Rats on the Road

Gaijin Desu!

let’s laugh at the tourist

There was a time, not all that long ago, when the very sight of a foreigner in Japan would provoke shouts of Gaijin! Never could figure out who it was aimed at. Everyone else could see for themselves that there was a foreigner in the vicinity—and the foreigner did not need to be told.

Somehow the English word “foreigner!” doesn’t have the same zip. Gaijin, qallunaaq, haole . . .

The Grand Tour

1. On the Grand Tour

stained-glass window

Here I’m playing with techniques. In “Grand Tour” and “Belgium” the whole window was filled in with crayon and then painted over in solid black; later the paint was scratched away. In “Rose Window” the black background came first, followed by oil pastels.

2. If it’s Tuesday, this must be Belgium

stained-glass window lighting the floor

. . . and if it’s Tuesday morning, light will be shining through the window. Same technique for floor and window.

3. Rose Window

stained-glass window

The Evangelists

two stained-glass pictures

There were originally supposed to be two paintings. A diptych of diptychs, if you want to be fancy about it. One for Matthew and Mark, one for Luke and John.

After I did this one, I looked up the evangelists’ associated symbols. Turned out I’d got it wrong. All four of them are shown with a book, and all four also have an associated animal.

So I left it at one picture. On the left is your generic evangelist—who happens to be Matthew—and on the right is Mark with associated, er, feline.

Christmas Down Under

basking on the beach

You may have seen the smiley that inspired this picture. All I had to do was make it nine times wider and eight times taller. But then, isn’t everything bigger in Oz?

beach emoticon I don’t know who originally created it, and I don’t suppose there exists a master directory of Smiley Creators out there somewhere. Consider yourself duly appreciated, whoever you are.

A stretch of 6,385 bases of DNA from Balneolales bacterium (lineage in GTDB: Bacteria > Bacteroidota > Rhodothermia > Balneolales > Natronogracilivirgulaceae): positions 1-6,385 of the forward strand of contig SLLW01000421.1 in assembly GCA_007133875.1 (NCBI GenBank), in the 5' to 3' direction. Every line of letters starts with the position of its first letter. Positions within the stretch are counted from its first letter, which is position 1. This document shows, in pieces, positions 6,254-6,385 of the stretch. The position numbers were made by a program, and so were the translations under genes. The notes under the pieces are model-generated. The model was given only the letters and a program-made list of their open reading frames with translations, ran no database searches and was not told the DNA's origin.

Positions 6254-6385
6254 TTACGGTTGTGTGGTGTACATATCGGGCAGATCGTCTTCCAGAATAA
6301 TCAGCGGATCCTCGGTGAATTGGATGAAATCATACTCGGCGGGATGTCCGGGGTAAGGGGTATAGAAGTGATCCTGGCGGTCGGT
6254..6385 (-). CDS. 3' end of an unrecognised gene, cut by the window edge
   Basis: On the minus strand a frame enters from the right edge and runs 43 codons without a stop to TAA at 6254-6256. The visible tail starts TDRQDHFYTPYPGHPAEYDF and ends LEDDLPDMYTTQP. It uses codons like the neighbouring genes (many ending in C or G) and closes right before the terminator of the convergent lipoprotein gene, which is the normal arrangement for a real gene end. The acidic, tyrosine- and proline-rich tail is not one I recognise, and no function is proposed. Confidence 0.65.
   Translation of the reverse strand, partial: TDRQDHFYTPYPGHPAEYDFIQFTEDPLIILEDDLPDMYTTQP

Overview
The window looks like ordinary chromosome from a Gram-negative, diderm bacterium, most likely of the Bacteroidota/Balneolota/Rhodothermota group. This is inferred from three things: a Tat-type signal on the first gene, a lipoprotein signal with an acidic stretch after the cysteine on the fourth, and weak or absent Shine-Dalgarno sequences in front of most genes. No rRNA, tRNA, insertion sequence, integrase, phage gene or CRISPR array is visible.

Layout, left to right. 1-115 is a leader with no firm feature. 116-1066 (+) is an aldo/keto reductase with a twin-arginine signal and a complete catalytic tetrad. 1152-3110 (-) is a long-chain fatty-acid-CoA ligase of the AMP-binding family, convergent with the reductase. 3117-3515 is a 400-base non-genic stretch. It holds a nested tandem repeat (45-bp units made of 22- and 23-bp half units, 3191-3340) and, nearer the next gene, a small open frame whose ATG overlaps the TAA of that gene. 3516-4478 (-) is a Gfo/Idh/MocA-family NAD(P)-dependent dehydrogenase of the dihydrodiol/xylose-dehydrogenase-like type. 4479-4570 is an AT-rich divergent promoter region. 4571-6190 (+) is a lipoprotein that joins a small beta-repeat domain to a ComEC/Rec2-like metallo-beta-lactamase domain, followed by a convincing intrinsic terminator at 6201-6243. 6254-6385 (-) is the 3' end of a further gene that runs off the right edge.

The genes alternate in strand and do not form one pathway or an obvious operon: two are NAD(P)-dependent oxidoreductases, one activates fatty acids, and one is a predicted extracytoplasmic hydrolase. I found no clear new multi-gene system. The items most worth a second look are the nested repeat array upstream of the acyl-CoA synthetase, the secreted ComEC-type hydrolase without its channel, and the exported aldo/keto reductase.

Tourist Trap

garden maze

The grand old English garden mazes such as the one at Hampton Court have been tourist attractions for generations. I read (in a Georgette Heyer novel, I’m afraid) that they kept a man stationed in a high seat, like a lifeguard’s seat, with a view of the whole maze. If a visitor got stuck, this man would be able to call out directions to the exit.

If rats came to visit such a maze, could there be any question what they would expect to find in the middle?

But the Sign Says...

wall labeled “DO(N’T)”

The studio director mentioned to a class that you don’t want to use orange and purple in the same picture because it will come out looking garish. Naturally this kind of statement is a challenge to me—a red flag, let’s say—so I worked out a design involving orange and purple rats.

But then I made a mistake. Before painting the rats I filled in the background: a low-key light brown to avoid pulling attention away from the foreground. And it looked so nice with white rats that it had to stay that way. The only trace of red, orange and purple is in the shading.

That was the second mistake. The first turned out to be serendipity. The word “DON’T” was too far off-center. To balance the picture, I colored in only the first two letters. So there’s your title.

the same in syllabics


Inevitable follow-up question: How would one convey the same message in Inuk­titut?

Best guess: illegible-squiggle-ᑦᑕᐃᓕ-further-illegible-squiggle, with an option on ᒋᑦ for the final piece.

It’s Aunt Tillie!

pictures at an exhibition

You may interpret the exclamation mark any way you like.

Maybe it’s astounded discovery: “I’ll be jiggered! That’s Aunt Tillie in that volup­tuous pose!”

Or maybe it’s family pride: “Aunt Tillie was the artist’s favorite model!”

Star Light, Star Bright

two more looking at a star

If you wanted to split hairs, you could point out that the first star you see at night may not be a star at all. Half of the time it’s probably Venus. But it’s definitely bright.

Homeward Bound

rat returning to the lighthouse

Most rats are social animals. You can even have unrelated adult males living together. But some rats prefer to live all by themselves, far from the madd(en)ing crowd.